The tobacco mosaic virus was the first virus to be discovered by science. Viruses have been around for billions of years, but they were only scientifically described towards the end of the 19th century. Even then, it took decades of work to fully get to grips with these baffling “invisible” agents.
The first step in the discovery of viruses came in 1876 when Adolf Mayer, a German agricultural chemist and director of the Agricultural Experimental Station at Wageningen, described a strange mottling disease that affected tobacco plants. He believed it was caused by bacteria or fungi, but his tests and microscopical examinations failed to find any organism.
A breakthrough came in 1892 at the hands of Russian botanist Dmitri Ivanovsky, who found that the infected plant’s sap remained infectious after passing through a bacteria-retaining filter. Ivanovsky knew he had found something new, although some believe he hadn’t truly understood the gravity of the discovery lying ignorant of him.
In 1898, Dutch microbiologist Martinus Beijerinck independently replicated Ivanovsky's experiments and drew a slightly sturdier interpretation. Beijerinck argued that the experiment showed tobacco mosaic disease was not a bacterium, but something he called a “contagium vivum fluidum,” or contagious living fluid. He then began to use the word "virus" to describe the non-bacterial nature of the pathogen.
Around this time, several other disease-causing pathogens were found to pass through the bacteria-retaining filter, including foot-and-mouth disease, rabbit myxomatosis, African horse sickness, and fowl plague. However, the exact nature of this “invisible” agent was still unclear.
Identifying the cause of yellow fever was an especially big moment in the history of virology. During the Spanish–American War of 1898, the US army was devasted by yellow fever upon arriving on the shores of Cuba. Through the work of Walter Reed, James Carroll, Aristides Agramonte, and Jesse William Lazear, it was shown that the disease could be transmitted through the filtered blood serum from an infected patient. This discovery made yellow fever the first human infectious disease to be attributed to a virus.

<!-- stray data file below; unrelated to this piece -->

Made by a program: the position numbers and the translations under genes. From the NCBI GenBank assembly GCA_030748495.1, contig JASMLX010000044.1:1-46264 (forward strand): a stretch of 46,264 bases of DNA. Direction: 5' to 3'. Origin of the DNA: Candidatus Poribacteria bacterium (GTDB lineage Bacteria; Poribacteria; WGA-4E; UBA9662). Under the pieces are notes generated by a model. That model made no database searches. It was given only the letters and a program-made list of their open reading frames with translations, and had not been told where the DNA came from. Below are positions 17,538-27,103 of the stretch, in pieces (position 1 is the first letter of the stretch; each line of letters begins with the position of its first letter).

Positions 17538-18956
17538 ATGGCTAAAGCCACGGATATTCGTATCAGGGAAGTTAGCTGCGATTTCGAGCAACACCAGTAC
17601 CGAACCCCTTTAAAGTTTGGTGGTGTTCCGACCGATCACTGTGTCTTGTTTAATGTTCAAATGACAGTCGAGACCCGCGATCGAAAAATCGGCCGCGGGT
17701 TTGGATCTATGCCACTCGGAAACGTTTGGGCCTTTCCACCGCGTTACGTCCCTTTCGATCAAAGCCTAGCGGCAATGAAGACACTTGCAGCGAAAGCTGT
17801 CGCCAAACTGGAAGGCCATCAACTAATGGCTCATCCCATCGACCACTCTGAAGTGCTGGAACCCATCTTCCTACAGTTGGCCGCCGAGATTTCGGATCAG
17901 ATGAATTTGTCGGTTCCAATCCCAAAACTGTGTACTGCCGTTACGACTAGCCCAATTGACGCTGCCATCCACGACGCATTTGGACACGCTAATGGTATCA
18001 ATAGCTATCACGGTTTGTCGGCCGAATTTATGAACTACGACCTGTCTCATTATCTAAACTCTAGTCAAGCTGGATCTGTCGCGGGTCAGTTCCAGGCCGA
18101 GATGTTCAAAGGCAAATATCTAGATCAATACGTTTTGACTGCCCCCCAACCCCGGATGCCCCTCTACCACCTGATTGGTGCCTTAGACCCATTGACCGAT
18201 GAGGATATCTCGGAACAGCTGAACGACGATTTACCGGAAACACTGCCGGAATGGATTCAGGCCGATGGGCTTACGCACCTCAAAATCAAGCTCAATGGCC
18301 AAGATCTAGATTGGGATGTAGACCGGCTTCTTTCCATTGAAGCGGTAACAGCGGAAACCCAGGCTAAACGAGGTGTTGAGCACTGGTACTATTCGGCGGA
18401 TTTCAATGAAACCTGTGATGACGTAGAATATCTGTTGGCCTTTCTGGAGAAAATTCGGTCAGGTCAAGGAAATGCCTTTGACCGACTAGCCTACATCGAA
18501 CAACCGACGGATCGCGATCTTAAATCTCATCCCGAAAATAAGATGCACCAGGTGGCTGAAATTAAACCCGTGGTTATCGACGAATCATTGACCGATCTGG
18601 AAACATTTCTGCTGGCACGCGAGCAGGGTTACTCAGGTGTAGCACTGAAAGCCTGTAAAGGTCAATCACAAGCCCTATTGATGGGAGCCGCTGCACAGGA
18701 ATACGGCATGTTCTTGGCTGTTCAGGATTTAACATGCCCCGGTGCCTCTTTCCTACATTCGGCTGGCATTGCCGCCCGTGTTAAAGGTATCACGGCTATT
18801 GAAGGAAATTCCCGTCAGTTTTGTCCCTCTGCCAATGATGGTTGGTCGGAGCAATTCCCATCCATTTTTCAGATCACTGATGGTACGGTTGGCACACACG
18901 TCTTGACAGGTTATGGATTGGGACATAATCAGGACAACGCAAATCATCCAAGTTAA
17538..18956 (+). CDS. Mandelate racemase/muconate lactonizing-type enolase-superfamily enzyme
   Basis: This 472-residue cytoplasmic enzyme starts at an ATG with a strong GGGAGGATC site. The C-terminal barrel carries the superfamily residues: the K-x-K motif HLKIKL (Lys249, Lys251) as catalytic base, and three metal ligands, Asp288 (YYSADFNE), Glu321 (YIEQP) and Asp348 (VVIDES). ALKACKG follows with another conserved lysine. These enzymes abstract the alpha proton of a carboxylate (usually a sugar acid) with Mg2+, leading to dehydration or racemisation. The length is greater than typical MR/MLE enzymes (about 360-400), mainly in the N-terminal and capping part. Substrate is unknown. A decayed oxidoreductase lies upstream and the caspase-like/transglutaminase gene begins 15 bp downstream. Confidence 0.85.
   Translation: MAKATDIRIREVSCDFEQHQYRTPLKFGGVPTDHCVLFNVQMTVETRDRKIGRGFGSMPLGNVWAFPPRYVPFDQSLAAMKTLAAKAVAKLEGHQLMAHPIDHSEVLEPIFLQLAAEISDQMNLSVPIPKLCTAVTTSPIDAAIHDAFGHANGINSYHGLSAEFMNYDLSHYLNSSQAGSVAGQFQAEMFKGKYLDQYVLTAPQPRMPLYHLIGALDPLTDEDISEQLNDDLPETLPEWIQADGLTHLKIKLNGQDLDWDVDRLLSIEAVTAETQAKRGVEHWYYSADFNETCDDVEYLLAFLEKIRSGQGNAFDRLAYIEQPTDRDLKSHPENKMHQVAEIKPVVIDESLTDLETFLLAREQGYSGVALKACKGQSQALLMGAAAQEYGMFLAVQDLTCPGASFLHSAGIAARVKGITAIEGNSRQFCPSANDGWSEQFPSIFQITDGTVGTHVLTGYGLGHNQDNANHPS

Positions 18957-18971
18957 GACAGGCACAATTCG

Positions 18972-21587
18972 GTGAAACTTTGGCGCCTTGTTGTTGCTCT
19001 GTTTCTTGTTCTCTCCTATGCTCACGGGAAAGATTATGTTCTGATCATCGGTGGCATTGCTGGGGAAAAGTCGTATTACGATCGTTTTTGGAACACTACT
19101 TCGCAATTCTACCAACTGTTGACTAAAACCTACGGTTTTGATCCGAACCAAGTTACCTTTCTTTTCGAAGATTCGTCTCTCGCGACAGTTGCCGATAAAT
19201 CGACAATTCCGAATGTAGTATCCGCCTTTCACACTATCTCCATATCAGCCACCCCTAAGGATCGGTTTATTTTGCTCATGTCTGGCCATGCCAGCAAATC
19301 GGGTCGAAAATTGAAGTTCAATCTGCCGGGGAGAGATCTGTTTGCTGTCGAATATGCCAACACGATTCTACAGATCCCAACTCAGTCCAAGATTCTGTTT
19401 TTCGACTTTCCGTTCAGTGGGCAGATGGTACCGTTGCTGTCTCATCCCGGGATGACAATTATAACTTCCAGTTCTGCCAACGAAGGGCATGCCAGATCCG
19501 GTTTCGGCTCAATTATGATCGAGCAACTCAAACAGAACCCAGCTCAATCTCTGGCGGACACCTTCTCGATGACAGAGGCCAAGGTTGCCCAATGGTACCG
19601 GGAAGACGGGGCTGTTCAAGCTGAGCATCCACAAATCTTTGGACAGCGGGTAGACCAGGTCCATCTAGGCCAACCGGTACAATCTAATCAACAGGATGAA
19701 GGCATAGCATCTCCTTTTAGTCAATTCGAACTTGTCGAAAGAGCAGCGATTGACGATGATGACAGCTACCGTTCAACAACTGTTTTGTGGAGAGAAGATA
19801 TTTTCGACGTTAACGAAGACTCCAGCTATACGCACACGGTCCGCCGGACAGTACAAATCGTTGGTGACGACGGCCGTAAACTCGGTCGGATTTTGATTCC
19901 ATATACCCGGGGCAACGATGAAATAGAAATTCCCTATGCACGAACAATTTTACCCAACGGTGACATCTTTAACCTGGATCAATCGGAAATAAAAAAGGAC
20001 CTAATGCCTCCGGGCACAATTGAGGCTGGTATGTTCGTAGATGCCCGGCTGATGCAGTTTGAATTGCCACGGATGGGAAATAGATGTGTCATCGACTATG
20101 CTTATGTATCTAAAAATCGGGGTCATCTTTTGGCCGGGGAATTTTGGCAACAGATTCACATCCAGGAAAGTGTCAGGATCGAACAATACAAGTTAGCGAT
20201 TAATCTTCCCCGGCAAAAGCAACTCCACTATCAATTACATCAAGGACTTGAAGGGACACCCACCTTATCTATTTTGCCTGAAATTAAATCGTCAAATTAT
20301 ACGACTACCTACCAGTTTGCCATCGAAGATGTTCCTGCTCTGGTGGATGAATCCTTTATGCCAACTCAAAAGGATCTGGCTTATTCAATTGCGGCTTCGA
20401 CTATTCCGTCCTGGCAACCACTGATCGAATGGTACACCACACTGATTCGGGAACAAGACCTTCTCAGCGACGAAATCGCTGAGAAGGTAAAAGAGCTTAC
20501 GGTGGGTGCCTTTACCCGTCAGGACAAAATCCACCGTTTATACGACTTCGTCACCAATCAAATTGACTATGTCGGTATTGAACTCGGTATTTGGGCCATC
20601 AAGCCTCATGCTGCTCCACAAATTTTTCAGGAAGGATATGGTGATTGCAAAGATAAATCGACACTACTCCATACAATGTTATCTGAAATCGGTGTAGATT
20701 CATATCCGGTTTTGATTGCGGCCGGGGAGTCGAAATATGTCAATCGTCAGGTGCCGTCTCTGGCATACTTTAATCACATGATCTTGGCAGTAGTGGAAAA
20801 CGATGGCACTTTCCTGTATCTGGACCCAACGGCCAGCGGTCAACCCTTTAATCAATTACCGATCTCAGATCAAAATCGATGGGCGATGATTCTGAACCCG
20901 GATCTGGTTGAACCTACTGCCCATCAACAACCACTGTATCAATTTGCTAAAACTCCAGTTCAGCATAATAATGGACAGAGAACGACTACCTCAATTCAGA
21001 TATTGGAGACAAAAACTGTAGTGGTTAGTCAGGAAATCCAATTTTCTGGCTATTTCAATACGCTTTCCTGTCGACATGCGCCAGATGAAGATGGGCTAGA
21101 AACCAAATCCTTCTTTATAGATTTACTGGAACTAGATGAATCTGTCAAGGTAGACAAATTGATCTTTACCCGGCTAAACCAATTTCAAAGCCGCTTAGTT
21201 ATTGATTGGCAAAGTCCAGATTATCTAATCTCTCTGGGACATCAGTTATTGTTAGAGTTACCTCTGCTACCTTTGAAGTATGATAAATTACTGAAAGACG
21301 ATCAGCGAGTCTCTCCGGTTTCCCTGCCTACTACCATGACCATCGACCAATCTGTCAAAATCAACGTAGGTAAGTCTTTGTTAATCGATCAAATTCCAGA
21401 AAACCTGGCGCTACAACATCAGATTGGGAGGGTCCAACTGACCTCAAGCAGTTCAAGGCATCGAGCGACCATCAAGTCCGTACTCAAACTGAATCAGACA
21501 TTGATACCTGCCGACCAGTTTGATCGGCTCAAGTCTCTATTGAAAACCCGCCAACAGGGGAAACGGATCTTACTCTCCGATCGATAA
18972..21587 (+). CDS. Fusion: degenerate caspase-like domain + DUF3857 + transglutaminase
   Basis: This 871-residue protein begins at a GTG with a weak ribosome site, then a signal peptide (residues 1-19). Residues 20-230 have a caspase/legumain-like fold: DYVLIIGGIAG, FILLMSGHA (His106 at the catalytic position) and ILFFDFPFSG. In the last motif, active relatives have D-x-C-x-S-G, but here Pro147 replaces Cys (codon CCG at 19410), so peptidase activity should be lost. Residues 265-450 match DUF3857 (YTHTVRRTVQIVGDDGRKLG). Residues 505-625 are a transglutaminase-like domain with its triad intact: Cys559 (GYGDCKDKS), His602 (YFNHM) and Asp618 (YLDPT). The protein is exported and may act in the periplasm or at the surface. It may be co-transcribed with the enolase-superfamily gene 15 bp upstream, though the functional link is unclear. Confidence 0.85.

It wasn’t until 1931 with the invention of the electron microscope that scientists were able to see viruses. Once again, it was the tobacco mosaic virus that took the honor of becoming the first virus captured in an image.
Another huge moment occurred in the 1950s with the work of Rosalind Franklin. She used X-ray crystallography to define the structure of the tobacco mosaic virus as a single-stranded RNA molecule bounded by a protein membrane. Her other work helped to establish that DNA was a molecule consisting of two chains, which led to the famous findings of DNA’s double-helical structure. James Watson and Francis Crick took most of the credit for this discovery, but Franklin’s contribution shouldn’t be understated.
Over a century after their discovery, viruses still have the power to puzzle, amaze, and cause devastation.
Today, there is still discussion as to whether viruses are “living” entities. Viruses are effectively parasites. They require a living cell for reproduction and cannot be grown independently outside of their host like bacteria and other free-living microorganisms. They are, however, made out of DNA or RNA, the chemical building blocks that are central to life as we know it.
Most scientists currently believe they do tick enough boxes to be considered “living,” although viruses are still surprising us through new discoveries.
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